Catholicism and American Freedom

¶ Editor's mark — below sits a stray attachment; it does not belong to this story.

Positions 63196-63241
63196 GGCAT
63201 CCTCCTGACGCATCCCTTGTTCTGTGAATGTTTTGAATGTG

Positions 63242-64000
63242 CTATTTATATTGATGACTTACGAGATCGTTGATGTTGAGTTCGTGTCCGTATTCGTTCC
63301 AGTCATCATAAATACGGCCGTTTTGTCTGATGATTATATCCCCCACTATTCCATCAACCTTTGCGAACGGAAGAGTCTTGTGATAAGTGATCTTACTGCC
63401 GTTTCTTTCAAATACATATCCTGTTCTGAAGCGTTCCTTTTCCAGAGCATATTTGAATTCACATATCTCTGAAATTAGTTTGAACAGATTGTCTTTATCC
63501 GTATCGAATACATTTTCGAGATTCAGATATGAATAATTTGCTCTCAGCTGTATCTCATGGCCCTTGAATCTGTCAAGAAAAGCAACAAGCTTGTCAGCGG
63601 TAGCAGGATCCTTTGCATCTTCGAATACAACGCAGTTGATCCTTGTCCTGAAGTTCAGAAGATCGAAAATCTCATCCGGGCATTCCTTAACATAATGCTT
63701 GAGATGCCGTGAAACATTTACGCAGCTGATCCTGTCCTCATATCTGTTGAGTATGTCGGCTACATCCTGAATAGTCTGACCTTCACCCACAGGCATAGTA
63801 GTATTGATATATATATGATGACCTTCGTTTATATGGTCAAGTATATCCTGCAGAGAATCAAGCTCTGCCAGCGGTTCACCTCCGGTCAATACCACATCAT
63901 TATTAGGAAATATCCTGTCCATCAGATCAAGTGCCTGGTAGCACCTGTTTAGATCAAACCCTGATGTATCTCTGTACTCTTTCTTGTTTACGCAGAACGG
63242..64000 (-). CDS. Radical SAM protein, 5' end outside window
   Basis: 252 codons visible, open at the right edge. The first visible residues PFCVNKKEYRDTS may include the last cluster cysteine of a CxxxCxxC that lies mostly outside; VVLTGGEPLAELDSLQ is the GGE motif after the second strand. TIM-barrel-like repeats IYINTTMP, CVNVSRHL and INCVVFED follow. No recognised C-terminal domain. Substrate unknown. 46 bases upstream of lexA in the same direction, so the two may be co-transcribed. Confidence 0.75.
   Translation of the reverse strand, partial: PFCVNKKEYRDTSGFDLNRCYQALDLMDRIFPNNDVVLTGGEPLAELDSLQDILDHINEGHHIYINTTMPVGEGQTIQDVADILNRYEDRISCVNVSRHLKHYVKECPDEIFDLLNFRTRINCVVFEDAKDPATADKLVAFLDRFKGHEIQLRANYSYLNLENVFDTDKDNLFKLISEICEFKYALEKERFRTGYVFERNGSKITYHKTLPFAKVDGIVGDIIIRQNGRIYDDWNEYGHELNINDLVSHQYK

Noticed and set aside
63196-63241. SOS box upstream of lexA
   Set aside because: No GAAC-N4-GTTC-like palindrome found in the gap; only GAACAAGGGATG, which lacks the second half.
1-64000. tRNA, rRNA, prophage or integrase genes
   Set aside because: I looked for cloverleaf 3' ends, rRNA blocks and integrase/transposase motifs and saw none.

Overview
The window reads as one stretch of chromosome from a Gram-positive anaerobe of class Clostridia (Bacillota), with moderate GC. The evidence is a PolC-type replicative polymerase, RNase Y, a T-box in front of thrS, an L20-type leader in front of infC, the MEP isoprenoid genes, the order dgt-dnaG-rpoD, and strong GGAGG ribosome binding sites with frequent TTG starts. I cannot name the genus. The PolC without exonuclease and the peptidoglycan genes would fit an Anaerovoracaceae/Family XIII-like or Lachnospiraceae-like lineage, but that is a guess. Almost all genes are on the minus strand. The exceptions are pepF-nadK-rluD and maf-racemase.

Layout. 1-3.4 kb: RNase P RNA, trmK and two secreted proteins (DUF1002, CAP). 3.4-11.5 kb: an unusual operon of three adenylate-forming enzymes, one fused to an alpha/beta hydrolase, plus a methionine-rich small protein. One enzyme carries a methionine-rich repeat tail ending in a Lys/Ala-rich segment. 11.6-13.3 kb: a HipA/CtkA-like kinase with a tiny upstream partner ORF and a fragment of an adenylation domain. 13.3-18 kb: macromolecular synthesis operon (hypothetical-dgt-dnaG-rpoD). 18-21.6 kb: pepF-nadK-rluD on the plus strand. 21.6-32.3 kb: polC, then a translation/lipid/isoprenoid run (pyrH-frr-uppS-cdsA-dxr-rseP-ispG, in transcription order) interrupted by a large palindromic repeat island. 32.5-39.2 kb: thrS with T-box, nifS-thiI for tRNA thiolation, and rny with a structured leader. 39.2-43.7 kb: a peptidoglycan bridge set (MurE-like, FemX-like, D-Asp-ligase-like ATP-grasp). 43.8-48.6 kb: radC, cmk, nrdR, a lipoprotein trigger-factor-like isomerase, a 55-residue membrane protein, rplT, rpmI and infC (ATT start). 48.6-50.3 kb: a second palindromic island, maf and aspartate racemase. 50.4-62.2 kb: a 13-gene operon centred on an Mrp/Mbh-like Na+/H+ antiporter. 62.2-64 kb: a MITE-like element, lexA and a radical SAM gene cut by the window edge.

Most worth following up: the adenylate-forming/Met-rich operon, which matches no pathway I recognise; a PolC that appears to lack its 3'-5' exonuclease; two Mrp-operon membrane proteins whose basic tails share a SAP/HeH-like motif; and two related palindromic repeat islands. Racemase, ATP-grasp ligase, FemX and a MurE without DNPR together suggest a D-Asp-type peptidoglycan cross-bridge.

The history of the Irish in the U.S. is a central feature of Irish-American historian John T. McGreevy's new book "Catholicism and American Freedom." McGreevy (the John A. O'Brien Associate Professor of History at Notre Dame) expertly covers 200 years of conflict between America's Protestant foundations and the challenge Catholic immigrants presented to it. As Irish immigrants flooded Boston in the 1850s (when already nearly one in three Bostonians was Irish) esteemed intellectual Theodore Parker lamented: "Soon, Boston will be a Catholic city...and we know what use a few demagogues can make of the Catholic voters." But McGreevy - whose previous book, Parish Boundaries, won the John Gilmary Shea Prize of the American Catholic Historical Association - does not merely tell a story of Protestant discrimination. He explores the many complex ways religion entered into debates on wide topics such as slavery, education, civil rights and even the current sex scandals rocking the church. ($26.95 / 431 pages / Norton)

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